The death of Steve Jobs, succumbing to his fight with cancer, made me contemplate the relationship of access to resources (of which he had much more than anybody else might have) and the choices made for the use of those resources.
Even though traditional medicine has helped me and my loved ones tremendously over the years, I have always been a proponent of the more natural way of approaching health and healing. I am sure that Mr. Jobs had all the help in the world when he was diagnosed with cancer a few years back to find all the options to handle this threat to his life.
Why, with all this information at hand, did he not opt for a natural way dealing with this problem, when there is much information available that shows that the non-invasive and non-toxic approach has a bigger chance of success?
I just listened to Dr. Mercola interviewing Dr. Nicolas Gonzales, who is treating patients with alternative methods for two decades. One quote of Dr. Gonzales might shed some light on the decision process:
The reason Linda McCartney went for a bone marrow transplant is not because she read the data and realized it would work for her. It’s because she believed in it – it was a faith issue. She was going to this priesthood kept in a temple in New York City. They had resources, and she could pay for them. So it was religion to her. Patrick Swayze to the best of the best – Stanford is the West Coast mecca. It’s a religious temple. When he went there, it was faith, even though there’s not a single piece of evidence they gave him that chemo would cure him and would lead to substantial results. He did it because of faith – irrational faith, because it’s the belief that academicians really have these special secrets that none of us have and none of the lay people (we mortals) know. Their special knowledge, wisdom, or rituals would make us better.
The fact that they don’t make us better – Landon died, Patrick Swayze died, Linda McCartney died; I could list 20 celebrities that consulted or called me, never did my program, and are dead because they went to the conventional route.
Why didn’t they do mine?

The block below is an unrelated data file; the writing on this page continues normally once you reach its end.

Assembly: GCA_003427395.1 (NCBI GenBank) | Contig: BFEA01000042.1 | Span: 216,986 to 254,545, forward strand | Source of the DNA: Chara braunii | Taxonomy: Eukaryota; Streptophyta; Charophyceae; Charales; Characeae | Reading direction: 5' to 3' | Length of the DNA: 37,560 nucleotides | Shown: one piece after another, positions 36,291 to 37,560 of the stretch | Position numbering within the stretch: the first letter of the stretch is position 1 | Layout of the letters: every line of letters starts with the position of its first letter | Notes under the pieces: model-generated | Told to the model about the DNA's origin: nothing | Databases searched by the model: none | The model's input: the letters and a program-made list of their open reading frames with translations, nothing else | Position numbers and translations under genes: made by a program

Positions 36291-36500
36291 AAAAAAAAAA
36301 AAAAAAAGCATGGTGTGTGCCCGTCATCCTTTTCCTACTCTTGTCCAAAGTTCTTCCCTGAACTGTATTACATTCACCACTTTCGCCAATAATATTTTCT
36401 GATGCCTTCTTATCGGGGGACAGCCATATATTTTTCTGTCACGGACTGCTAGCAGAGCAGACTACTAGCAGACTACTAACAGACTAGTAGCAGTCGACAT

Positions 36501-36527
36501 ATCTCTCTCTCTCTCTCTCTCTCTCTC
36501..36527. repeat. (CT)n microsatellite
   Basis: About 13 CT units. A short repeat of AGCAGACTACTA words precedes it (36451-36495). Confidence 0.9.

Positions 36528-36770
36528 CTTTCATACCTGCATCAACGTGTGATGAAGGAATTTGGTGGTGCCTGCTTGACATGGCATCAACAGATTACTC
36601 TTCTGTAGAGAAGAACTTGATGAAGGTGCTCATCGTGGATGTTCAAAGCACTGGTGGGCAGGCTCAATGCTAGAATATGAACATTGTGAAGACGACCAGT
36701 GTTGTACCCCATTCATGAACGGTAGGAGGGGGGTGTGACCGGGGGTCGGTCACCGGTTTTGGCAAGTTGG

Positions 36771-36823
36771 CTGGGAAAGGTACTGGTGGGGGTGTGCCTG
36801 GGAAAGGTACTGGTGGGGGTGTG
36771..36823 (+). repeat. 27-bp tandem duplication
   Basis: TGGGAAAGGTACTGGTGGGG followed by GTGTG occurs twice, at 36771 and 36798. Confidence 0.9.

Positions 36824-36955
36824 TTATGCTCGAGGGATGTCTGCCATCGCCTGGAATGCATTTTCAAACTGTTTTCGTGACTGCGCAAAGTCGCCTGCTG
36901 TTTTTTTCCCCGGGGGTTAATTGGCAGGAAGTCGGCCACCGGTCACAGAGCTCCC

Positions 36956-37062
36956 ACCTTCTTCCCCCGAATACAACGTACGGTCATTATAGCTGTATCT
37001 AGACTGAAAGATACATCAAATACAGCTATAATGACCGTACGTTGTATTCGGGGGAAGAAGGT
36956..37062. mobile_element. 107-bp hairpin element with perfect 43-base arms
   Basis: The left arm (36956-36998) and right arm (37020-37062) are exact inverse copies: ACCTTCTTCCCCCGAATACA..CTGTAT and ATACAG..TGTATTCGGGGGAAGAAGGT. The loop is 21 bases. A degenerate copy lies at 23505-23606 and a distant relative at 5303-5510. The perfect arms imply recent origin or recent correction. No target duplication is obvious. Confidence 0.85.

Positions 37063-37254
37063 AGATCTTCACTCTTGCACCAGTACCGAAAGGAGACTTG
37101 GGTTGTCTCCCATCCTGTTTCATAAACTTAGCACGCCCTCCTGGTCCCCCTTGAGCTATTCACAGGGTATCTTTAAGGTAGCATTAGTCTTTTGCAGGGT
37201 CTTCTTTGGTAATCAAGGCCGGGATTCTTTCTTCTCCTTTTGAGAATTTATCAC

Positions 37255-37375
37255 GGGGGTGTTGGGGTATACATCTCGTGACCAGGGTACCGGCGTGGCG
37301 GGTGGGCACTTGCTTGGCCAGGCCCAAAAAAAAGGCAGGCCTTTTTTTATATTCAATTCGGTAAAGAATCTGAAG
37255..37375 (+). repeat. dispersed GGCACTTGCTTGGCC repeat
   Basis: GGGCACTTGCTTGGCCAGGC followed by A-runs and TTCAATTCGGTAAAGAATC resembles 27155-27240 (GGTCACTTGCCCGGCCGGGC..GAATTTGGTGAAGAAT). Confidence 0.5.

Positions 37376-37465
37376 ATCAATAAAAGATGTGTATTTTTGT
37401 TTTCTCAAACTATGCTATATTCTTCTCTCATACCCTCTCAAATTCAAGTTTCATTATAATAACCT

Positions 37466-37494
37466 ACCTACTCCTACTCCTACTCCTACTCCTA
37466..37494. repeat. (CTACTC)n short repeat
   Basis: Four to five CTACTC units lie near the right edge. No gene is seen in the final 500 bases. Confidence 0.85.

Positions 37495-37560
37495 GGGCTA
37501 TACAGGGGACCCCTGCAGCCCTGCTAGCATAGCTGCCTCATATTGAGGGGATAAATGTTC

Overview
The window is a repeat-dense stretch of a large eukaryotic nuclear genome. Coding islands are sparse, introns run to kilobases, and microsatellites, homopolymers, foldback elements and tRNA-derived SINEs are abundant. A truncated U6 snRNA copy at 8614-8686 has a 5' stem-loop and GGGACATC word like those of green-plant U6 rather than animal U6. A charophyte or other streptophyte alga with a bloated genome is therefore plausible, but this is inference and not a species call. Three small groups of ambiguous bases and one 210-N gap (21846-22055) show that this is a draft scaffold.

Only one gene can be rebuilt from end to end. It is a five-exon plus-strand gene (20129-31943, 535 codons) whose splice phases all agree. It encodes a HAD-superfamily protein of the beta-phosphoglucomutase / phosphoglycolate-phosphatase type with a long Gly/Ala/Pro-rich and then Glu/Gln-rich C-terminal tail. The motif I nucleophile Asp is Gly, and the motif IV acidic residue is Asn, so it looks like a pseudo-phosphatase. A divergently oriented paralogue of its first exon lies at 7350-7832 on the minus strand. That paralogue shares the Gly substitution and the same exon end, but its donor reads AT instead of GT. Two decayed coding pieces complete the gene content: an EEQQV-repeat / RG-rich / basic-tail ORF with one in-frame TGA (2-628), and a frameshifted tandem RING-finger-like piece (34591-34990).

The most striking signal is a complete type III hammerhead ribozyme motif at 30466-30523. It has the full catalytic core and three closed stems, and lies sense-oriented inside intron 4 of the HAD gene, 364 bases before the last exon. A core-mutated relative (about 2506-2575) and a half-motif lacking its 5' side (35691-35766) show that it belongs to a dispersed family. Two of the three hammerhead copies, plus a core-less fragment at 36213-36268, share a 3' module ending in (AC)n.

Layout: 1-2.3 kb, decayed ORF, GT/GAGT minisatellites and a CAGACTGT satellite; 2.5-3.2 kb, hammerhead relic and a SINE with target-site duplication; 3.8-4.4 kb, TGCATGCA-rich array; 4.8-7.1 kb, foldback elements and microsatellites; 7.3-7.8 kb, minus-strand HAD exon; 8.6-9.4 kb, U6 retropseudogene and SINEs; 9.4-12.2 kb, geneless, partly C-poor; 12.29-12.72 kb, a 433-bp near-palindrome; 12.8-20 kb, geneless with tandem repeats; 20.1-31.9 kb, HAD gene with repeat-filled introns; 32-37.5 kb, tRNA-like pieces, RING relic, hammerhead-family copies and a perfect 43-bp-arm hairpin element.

I don’t have a temple. I don’t even own a white coat. I can wear a white coat – a good one – but I don’t have one on purpose. I’m not part of the academic priesthood, so I don’t wear a white coat. Yes, I have a stethoscope and a medical office like any because I need that, but I’m not part of the academic priesthood.
Michael Landon picked that up right away. In fact, his press agent, Harry Flynn, wanted him to come and see me. Harry and I remained close friends. He was really upset, and one of Landon’s comments about me is that I wasn’t fancy enough. I wasn’t fancy enough, so he went to the priesthood. He went to Cedars-Sinai.
Admittedly, this is just one side’s opinion. We also have to look at the other side. Checking out what Wikipedia tries to tell us about Dr. Gonzales we find a very different picture. Even though the article appears unbiased at first glance, it fails to mention the long term survivors documented on Dr. Gonzales web site and in other publications. This author has personal experiences editing Wikipedia in the area of controversial subjects, showing that objectivity is not something that can be expected from a Wikipedia article on controversial matters – the version of those articles surviving is usually the one supported by the party with the bigger resources.
Back to the subject at hand – would Steve Jobs still amongst us had he taken the more natural approach to healing his cancer? This we will never know, but had he, he surly would not be worse off than he is now. And it might not have worked for him at all as the state of mind is one of the most important in all healing. Undergoing alternative treatment while being afraid that the orthodox treatment would have been the right. will negate all possible benefit.
Fear is, as the old German movie Fear eats soul (Angst essen Seele auf) teaches us, behind all things going wrong.